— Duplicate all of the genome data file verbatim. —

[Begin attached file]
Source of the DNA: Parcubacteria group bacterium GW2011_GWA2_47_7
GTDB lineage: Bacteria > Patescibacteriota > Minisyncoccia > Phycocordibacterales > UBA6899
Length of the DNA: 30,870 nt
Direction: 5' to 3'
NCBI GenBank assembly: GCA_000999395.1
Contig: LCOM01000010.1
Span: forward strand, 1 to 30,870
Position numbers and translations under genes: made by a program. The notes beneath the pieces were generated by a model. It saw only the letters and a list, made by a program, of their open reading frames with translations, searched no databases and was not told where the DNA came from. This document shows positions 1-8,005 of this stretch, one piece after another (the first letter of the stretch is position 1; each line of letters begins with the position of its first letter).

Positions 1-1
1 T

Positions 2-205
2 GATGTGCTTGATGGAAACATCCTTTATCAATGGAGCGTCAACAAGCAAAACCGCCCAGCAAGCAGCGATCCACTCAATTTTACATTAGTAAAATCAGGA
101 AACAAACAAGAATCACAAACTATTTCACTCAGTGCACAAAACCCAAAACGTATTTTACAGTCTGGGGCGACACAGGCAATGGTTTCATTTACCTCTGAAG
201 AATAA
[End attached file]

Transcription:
Source of the DNA: Parcubacteria group bacterium GW2011_GWA2_47_7
GTDB lineage: Bacteria > Patescibacteriota > Minisyncoccia > Phycocordibacterales > UBA6899
Length of the DNA: 30,870 nt
Direction: 5' to 3'
NCBI GenBank assembly: GCA_000999395.1
Contig: LCOM01000010.1
Span: forward strand, 1 to 30,870
Position numbers and translations under genes: made by a program. The notes beneath the pieces were generated by a model. It saw only the letters and a list, made by a program, of their open reading frames with translations, searched no databases and was not told where the DNA came from. This document shows positions 1-8,005 of this stretch, one piece after another (the first letter of the stretch is position 1; each line of letters begins with the position of its first letter).

Positions 1-1
1 T

Positions 2-205
2 GATGTGCTTGATGGAAACATCCTTTATCAATGGAGCGTCAACAAGCAAAACCGCCCAGCAAGCAGCGATCCACTCAATTTTACATTAGTAAAATCAGGA
101 AACAAACAAGAATCACAAACTATTTCACTCAGTGCACAAAACCCAAAACGTATTTTACAGTCTGGGGCGACACAGGCAATGGTTTCATTTACCTCTGAAG
201 AATAA